Of great interest in the long-term is that Metro is evaluating adding a second Rosslyn station that would restore blue line trips to Rosslyn with a Silver line “interface” as well. Another option is a wye from Orange to Blue.
A new downtown line (M Street corridor) isn’t in long-term plans, but height-limit revisions could accelerate need. WMATA believes that additional rail cars could delay the need for expansion for another 15 years or so.
64 new 7000-series rail cars entering service to replace 1000 series cars which date to the systems launch. Another 64 are being allotted to the Silver Line.
The Silver Line will extend to Largo, paired with the Blue Line.
If it wasn’t clear before the Fairfax County Board of Supervisors was presented this week with a marketing plan for the new Tysons, it certainly was after. The logo of choice is just Tysons, and when the man presenting it misspoke, accidentally adding “corner” out of habit, he was quickly corrected.
“I thought we were dropping the ‘corner,’ ” one supervisor interrupted.
The decision has never been formalized by anyone, but those in charge seem to agree it’s for the best.
“It indicates more than what Tysons Corner has meant historically,” Caplin said. “We want people to recognize that something exciting is happening here.”
Having grown up in Vienna, dropping the “Corner” was the typical reference. Just for fun, I polled a dozen co-workers on how they refer to the area we work in. The results
Tysons – 8
McLean – 2
Tysons Corner -2
That’s not scientific, nor is this poll below:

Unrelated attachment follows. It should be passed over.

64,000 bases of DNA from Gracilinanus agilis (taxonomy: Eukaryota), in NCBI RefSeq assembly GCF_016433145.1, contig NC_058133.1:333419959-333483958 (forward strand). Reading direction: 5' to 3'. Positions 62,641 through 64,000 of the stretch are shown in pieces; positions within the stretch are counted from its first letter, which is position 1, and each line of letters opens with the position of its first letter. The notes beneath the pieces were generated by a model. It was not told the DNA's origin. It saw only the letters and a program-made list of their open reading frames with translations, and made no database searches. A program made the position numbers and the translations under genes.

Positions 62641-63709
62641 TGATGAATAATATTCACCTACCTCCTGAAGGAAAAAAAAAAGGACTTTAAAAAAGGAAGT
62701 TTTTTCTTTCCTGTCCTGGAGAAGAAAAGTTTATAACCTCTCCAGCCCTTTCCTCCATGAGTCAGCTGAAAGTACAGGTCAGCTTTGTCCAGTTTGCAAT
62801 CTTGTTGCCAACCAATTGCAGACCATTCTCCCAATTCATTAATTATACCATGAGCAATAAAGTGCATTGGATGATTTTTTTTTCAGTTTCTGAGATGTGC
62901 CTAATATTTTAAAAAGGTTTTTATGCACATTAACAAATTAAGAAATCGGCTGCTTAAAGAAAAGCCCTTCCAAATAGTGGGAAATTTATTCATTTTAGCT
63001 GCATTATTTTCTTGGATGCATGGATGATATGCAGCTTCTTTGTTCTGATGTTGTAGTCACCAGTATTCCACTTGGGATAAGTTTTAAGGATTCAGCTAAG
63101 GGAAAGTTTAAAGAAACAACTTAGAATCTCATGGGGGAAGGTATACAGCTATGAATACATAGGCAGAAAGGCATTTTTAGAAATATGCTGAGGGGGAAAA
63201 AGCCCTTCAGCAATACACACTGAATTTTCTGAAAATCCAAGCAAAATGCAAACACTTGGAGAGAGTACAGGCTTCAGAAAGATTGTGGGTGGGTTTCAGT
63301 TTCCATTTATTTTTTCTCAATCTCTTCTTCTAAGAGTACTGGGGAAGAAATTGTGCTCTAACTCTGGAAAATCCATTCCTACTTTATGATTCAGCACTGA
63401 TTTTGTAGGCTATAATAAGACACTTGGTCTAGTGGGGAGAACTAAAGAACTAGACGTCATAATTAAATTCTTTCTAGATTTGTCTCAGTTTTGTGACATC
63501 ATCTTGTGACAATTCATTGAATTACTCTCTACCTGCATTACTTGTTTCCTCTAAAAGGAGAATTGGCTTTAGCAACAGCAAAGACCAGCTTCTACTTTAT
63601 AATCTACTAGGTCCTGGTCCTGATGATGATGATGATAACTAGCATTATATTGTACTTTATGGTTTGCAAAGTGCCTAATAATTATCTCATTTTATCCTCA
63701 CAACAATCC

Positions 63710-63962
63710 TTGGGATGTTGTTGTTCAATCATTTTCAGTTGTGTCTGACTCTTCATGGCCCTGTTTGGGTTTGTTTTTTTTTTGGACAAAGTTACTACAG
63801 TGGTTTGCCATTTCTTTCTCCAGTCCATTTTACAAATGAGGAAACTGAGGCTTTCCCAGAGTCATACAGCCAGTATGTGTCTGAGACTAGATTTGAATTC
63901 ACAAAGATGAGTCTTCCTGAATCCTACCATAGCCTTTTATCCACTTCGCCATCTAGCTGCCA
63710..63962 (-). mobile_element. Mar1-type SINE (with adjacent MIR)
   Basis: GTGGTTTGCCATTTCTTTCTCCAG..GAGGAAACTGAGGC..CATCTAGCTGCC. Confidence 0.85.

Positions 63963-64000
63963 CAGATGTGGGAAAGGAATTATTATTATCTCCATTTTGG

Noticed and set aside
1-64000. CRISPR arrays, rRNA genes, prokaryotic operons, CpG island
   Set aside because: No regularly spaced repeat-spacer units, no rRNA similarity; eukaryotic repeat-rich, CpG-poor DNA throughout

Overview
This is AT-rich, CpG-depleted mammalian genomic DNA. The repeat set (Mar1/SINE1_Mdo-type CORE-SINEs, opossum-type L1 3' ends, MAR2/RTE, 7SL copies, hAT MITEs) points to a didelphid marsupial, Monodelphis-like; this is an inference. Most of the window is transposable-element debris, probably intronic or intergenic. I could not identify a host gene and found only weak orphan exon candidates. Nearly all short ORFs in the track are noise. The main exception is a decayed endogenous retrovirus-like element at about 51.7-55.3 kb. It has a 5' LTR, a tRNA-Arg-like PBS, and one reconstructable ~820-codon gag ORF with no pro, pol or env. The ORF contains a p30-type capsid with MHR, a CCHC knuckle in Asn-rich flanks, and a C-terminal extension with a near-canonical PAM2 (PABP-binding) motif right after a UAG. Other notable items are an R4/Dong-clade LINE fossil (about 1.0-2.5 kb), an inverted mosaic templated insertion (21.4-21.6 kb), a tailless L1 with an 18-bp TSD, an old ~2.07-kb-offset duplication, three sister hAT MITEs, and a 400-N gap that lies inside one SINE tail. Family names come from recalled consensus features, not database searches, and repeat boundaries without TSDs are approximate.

I’ve been inconsistent though, using the Tysons Corner category instead of just Tysons. Perhaps I’ll change the tag to “Tysons” and let the “Tysons Corner” category stay. I don’t even want to talk about the apostrophe…
Rush+ will improve service for nearly 110,000 customers on the Green, Yellow, Blue and Orange lines. Seventeen stations will get more frequent service with six additional trains every hour of rush hour.
During peak periods, more than 46,000 Orange Line customers will benefit from six additional trains per hour – three in each direction – between Vienna and Largo Town Center. This will result in 18 percent more capacity on the line, or approximately 2,600 seats per hour.
For 33,500 Blue and Yellow Line customers in Virginia, Rush+ will increase the share of Yellow Line trains, meaning more direct and faster access to downtown via the Yellow Line bridge. A smaller number (about 16,000) weekday peak-period customers who travel on Blue Line trains via Arlington Cemetery will experience a maximum of six-minutes additional waiting time for a train.
Stations north of downtown on the Green and Yellow lines will benefit from 18 additional trains during rush hour periods. Stations from Shaw-Howard to Greenbelt will benefit from six additional Yellow Line trains each peak hour – three in each direction – between Greenbelt and Franconia-Springfield. And for the first time, you will be able to travel from Greenbelt to Franconia-Springfield without transferring. More than 28,000 customers will benefit from the change.
Whether this works out like they predict remains to be seen.
On the map, the rush hour only service will be marked by dashed lines. Also, the lines now have circles with 2-letter codes for each line (BL, GR, OR, RD, SV, YL). The Silver Line is on there, but shown as under construction with a solid line (they should have done it like the old map with alternating white lines) and un-bordered station circles without names. New station names (like Navy Yard-Ballpark) are also shown. The little car icons for parking lots are replaced with the typical “boxed P” which is helpful.